If you like watersports those are aplenty. Rent a canoe at Alton Baker Park and explore the inlets. Kayak, boat or sail at Fern Ridge Reservoir. With its 9000 acres, you can paddle narrow inlets, or sail across wide expanses. Catch white crappie, brown bullhead catfish, largemouth bass, bluegill, and native cutthroat trout. Many easily accessible parks dot the shoreline offering great picnic locations.
You’ll find diverse arts, music, and theater rub shoulders with baseball, track and field and football at Autzen Stadium. Kids sports, soccer, hockey, and golf are all there to tempt or entertain you.
Go for a Broadway play, the symphony or a ballet at the Hult Center.
Wander through the many galleries located throughout the downtown. Like classical music? You can enjoy nearly three weeks of events at the Oregon Bach Festival. It runs late June to mid-July. http://oregonbachfestival.com/
And then there is the food. Many restaurants feature fresh, locally sustainable regardless of cuisine. Cafes, food trucks, fine dining… you will find the diversity delightful.
Here are 5 fun Eugene activities you might want to include:
1. Tour the markets.
5th Street Market has made a name for itself as a premium attraction. It’s located on the site of a historical market where vendors could rent space for $5.00 a day. Now you’ll find diverse boutiques and great food options like Marche, Provisions and the food court. Plus the market there are lots of local merchants along 5th and 6th Streets. Restaurants, boutiques, and art galleries vie for your attention. In good weather, your dog can join you in one of the outdoor patio dining areas.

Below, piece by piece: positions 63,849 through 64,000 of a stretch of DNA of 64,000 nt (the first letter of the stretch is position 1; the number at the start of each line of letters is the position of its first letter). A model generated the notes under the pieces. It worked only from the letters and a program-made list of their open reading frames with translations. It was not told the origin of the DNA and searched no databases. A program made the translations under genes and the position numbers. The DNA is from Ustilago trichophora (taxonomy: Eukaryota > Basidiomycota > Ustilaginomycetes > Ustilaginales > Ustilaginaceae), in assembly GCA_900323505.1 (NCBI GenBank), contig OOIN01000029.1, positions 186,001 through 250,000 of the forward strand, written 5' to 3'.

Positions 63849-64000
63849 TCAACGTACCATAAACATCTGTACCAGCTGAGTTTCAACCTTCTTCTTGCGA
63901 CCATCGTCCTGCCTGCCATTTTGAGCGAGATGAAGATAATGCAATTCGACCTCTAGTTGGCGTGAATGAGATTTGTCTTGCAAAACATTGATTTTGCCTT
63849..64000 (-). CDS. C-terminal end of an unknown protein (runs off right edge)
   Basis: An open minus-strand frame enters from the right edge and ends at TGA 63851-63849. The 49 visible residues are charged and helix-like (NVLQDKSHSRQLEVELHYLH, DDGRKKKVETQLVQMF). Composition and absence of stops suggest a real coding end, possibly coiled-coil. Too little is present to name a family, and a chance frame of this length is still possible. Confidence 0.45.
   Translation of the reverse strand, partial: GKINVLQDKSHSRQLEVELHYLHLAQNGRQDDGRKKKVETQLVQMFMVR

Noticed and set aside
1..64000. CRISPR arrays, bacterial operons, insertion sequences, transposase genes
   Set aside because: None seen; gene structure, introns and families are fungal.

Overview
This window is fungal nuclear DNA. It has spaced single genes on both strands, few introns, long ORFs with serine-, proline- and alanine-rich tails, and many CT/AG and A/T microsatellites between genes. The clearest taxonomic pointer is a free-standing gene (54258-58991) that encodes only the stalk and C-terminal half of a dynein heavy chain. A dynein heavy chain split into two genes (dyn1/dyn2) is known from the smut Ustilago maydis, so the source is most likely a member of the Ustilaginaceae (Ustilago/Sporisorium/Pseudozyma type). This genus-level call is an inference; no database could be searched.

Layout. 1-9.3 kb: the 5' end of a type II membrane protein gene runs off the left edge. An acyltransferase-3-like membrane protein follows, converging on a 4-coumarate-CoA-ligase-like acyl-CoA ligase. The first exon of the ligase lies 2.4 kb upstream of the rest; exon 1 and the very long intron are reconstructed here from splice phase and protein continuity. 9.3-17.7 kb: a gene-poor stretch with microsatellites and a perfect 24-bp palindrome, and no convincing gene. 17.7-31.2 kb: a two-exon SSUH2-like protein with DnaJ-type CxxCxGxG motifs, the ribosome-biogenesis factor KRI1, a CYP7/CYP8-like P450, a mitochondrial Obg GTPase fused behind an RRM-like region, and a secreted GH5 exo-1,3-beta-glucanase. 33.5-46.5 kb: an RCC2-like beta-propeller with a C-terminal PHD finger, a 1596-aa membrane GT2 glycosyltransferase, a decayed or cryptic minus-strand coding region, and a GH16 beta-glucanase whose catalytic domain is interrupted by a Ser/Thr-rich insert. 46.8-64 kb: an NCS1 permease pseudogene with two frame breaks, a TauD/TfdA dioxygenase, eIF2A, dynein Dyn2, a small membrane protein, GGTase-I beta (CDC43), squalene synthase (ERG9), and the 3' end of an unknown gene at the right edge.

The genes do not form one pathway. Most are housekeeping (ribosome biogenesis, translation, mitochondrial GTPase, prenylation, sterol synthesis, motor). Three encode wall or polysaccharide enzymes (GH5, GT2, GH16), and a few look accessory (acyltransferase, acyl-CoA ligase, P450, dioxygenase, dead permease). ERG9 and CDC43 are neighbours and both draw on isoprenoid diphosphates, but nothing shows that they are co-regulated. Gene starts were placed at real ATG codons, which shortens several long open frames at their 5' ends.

On Tuesday and Saturday, you can experience the Lane County Farmer’s Market. It
offers a wide diversity of fresh, organic produce and flowers. You find farm fresh eggs, meats and honey as well as a wide range of prepared foods you can enjoy there or take home. It’s held on Oak St and 8th, only a few blocks from 5th Street Market.
On Saturdays, the Saturday Market joins the Farmer’s Market across eighth street at Oak. Across two park blocks, you’ll find over 200 local artisans offer handcrafted wares. Before you reach the International Food Court, you’ll catch aromas and spices of Asia, India and local favorites. Made fresh on site with local produce when possible. Music from the entertainment stage carries across the venue. It features live music of every imaginable type. Bring the family, there is something for all ages. But please, no pets allowed.